Fishing for a Future
How Lake Malawi's faltering fish stocks jeopardize young girls' dreams
Editor’s note: We recently launched our WhatsApp group for paid subscribers! Read more in last week’s announcement. It’s been so great getting to chat in a more informal setting and we look forward to meeting more of you there.
This week’s SEA offering is a short documentary (our first-ever video) about the impacts of climate change and overfishing on the livelihoods of girls living along Lake Malawi. We’d love to hear what you think about video as a new medium for FFJ. - IV & ZJ
Film by Mélissa Godin and William Martin; text by Mélissa Godin
When we first met Fanny on the southern shores of Lake Malawi in 2018, she was preoccupied by one thing: the lake’s fish stocks.
Fanny’s village, Zomba, is a small town built upon the orange sand of Lake Malawi. Here, a few dozen people spend their entire lives fishing, catching enough to feed their families and to sell at the local market. We found ourselves here in the late summer of 2018 while shooting a documentary called Daughters of Drought, which explores how ecological destruction is affecting women of all ages in Malawi. Within hours of arriving, we noticed Fanny swimming in the water, using a small plastic bag to catch fish.
Over the past few decades, Lake Malawi, Africa’s third-largest lake, has seen its fish stocks decline by more than 93% due to overfishing and climate change. Malawi’s population has increased fivefold in the last 60 years. This has driven up demand for fish, which is a primary source of protein for Malawians, and put impossible pressure on the lake’s fish stocks. Meanwhile, a drier climate means that water levels in the lake have dropped. This loss has had devastating impacts on lakeside communities. While fishermen used to be able to spend only a few hours out on the water to catch enough to last a village a week, today, they have to spend whole days fishing for food that sometimes, barely lasts a day.
In Fanny’s village, Zomba, virtually the only topic we heard discussed between people was fish. Many people were debating whether they should move, leaving behind their families and communities in search of work. But while this was of concern to everyone, it was particularly alarming for young girls like Fanny. At only twelve years old, she already knew that just one bad fishing season could be the difference between her finishing her education and being forced to marry in order to survive.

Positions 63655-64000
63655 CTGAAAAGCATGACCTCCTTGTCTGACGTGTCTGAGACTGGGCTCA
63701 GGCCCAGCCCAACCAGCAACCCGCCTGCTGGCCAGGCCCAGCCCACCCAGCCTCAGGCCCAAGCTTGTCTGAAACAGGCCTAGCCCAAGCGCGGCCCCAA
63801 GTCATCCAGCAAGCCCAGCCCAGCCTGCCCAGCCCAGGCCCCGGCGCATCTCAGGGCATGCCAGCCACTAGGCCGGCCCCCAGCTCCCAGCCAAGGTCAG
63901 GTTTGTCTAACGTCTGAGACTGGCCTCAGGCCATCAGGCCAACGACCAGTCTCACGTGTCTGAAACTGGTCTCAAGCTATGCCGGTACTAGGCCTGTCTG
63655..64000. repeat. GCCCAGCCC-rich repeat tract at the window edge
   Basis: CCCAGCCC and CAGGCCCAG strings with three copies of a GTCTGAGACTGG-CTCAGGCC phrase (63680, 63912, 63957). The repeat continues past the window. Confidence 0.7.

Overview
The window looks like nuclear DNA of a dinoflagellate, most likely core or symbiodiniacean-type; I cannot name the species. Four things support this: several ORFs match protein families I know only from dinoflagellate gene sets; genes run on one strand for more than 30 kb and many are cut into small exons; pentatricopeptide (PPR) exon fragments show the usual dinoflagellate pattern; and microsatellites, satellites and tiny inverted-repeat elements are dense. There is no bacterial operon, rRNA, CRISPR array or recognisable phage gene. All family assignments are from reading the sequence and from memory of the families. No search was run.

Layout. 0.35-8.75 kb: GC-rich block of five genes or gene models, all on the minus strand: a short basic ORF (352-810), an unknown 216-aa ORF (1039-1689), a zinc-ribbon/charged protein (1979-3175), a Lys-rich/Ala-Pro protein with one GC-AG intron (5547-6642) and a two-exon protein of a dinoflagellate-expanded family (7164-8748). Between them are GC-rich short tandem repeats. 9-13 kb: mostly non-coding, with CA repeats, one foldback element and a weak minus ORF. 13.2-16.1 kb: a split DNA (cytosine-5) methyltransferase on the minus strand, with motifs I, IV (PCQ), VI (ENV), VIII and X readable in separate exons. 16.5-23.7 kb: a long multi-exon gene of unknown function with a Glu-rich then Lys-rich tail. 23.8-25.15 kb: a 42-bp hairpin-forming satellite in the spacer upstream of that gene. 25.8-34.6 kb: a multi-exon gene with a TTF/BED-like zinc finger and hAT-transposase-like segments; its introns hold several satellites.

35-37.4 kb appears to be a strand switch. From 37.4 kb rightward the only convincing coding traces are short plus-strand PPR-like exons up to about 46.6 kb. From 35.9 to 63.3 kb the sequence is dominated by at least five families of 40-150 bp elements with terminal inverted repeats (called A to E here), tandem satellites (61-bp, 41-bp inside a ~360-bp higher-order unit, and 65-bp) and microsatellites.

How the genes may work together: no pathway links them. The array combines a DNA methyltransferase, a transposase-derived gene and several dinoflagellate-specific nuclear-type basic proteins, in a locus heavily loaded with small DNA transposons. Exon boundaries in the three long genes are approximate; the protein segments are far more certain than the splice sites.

Malawi is one of the poorest countries in the world, with over half of the population living in poverty. Over 80% of people depend on agriculture for their livelihoods, making the country extremely vulnerable to climate change. When crops fail or fish stocks decline, families lose their income and food source. Left with no other choice, young girls are often pulled from school and married off by their parents who see marriage as the only way to ensure their daughters are fed.
Although Fanny’s mother, Janette, was determined to make sure her daughter stayed in school, one night when the cameras were turned off Fanny told us that she knew it was out of her mother’s control. “She cannot put more fish in the lake,” she said.
The short video we’ve shared here captures Fanny at a critical period in her life: straddling childhood and adulthood, she is dreaming of what kind of person she wishes to become. Yet it also portrays a sobering reality: the gendered impacts of climate change and environmental destruction may prohibit her from realizing those dreams.
In the years since we left Malawi, we’ve been unable to reach our local contact who is in touch with Fanny. Meanwhile, the country has been hit with devastating storms and cyclones made worse by climate change, which has forced millions of people into displacement camps. In those camps, we know there are many girls like Fanny, watching as a changing climate and poor resource management steal from them the opportunity to define themselves — a reminder that every year we fail to meaningfully confront the climate crisis is a year that tens of thousands of lives are irreversibly changed.
You can watch the Daughters of Drought documentary in full here.
Mélissa Godin is an award-winning journalist and documentary filmmaker telling character-driven stories about climate change, culture, identity, and human rights. She has previously reported for Time Magazine, the Guardian, and the New York Times.
William Martin is a BAFTA-nominated documentary filmmaker focused on gender inequality, immigration, queer rights, and climate change. His video journalism is currently featured in Time, Teen Vogue, The GroundTruth Project, BRIC Media, and Al Jazeera.